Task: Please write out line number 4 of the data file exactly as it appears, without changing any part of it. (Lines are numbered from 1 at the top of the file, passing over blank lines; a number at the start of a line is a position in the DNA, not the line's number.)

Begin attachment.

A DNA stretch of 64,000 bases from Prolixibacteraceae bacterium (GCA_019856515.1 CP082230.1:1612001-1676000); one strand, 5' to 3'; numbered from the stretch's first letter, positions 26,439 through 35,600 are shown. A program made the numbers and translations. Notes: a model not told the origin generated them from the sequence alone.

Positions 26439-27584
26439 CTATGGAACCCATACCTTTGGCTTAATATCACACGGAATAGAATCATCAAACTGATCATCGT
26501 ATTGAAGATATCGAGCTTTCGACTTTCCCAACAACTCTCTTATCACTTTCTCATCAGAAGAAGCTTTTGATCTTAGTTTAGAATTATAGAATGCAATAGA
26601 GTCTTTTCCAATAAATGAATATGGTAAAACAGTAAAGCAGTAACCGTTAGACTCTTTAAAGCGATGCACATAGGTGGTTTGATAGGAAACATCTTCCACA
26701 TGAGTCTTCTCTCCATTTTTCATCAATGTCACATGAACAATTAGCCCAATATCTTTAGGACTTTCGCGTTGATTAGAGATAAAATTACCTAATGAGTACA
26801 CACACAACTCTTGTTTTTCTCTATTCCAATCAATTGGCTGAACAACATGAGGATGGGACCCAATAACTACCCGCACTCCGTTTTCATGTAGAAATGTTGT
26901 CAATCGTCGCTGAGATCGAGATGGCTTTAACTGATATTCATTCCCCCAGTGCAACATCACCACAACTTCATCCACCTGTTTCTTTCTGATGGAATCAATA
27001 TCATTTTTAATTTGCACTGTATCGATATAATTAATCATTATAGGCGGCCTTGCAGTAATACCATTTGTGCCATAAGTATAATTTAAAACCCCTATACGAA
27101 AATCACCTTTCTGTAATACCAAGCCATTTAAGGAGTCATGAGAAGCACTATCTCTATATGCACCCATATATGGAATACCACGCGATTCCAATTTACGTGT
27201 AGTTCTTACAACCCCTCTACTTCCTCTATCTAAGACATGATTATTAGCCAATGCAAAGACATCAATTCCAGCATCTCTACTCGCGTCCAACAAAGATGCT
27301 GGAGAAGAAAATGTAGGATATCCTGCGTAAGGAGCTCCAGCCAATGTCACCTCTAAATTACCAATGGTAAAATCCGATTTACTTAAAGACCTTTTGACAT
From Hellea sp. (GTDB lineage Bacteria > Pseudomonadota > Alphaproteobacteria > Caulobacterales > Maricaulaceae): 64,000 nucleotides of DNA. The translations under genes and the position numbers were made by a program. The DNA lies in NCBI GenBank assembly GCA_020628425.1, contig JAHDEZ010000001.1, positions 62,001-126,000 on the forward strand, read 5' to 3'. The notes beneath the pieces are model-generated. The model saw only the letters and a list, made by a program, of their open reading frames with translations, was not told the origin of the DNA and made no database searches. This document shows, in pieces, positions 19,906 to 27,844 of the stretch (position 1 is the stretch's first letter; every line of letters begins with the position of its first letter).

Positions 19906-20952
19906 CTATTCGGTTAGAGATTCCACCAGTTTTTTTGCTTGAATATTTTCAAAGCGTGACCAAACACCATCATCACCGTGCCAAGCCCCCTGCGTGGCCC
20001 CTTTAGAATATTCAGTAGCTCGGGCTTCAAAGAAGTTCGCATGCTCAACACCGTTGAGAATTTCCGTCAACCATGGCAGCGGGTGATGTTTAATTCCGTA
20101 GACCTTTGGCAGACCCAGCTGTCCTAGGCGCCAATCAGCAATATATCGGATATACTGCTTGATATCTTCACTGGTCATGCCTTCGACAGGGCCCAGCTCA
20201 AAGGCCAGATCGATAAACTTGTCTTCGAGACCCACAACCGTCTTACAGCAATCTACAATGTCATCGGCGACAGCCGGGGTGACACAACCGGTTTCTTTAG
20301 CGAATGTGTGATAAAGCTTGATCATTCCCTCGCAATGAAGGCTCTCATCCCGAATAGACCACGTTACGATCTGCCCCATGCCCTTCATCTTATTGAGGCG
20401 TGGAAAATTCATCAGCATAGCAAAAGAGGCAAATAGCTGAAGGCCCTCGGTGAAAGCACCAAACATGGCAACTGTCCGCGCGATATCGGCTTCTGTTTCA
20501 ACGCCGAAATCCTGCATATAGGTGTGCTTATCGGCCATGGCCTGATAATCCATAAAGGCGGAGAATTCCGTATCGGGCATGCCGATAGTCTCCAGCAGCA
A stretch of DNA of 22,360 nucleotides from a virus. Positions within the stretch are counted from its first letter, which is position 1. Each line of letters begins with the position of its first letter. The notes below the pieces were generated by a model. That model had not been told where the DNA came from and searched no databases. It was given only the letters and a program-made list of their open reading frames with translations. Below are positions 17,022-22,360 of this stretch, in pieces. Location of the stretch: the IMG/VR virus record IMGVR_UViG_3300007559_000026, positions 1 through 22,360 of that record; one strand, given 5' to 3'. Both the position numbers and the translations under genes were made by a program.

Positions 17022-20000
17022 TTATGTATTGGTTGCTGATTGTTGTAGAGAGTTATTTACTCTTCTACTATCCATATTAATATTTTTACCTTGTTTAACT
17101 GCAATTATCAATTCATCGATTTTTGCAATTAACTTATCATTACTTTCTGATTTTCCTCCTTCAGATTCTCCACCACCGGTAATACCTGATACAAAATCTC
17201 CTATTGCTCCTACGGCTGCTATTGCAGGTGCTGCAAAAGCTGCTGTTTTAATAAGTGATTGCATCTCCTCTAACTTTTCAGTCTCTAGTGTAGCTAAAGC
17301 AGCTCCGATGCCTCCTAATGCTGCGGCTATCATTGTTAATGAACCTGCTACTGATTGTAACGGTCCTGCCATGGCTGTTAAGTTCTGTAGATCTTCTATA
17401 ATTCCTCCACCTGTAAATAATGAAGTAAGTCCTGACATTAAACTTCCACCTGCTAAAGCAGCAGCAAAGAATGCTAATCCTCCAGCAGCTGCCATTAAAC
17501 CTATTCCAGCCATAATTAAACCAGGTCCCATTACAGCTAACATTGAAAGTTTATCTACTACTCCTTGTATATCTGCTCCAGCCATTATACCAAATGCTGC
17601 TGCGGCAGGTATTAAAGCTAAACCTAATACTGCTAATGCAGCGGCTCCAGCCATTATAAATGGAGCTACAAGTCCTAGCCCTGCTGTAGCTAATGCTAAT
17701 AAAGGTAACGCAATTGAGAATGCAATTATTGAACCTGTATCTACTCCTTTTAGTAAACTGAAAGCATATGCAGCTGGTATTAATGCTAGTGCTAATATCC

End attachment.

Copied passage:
26501 ATTGAAGATATCGAGCTTTCGACTTTCCCAACAACTCTCTTATCACTTTCTCATCAGAAGAAGCTTTTGATCTTAGTTTAGAATTATAGAATGCAATAGA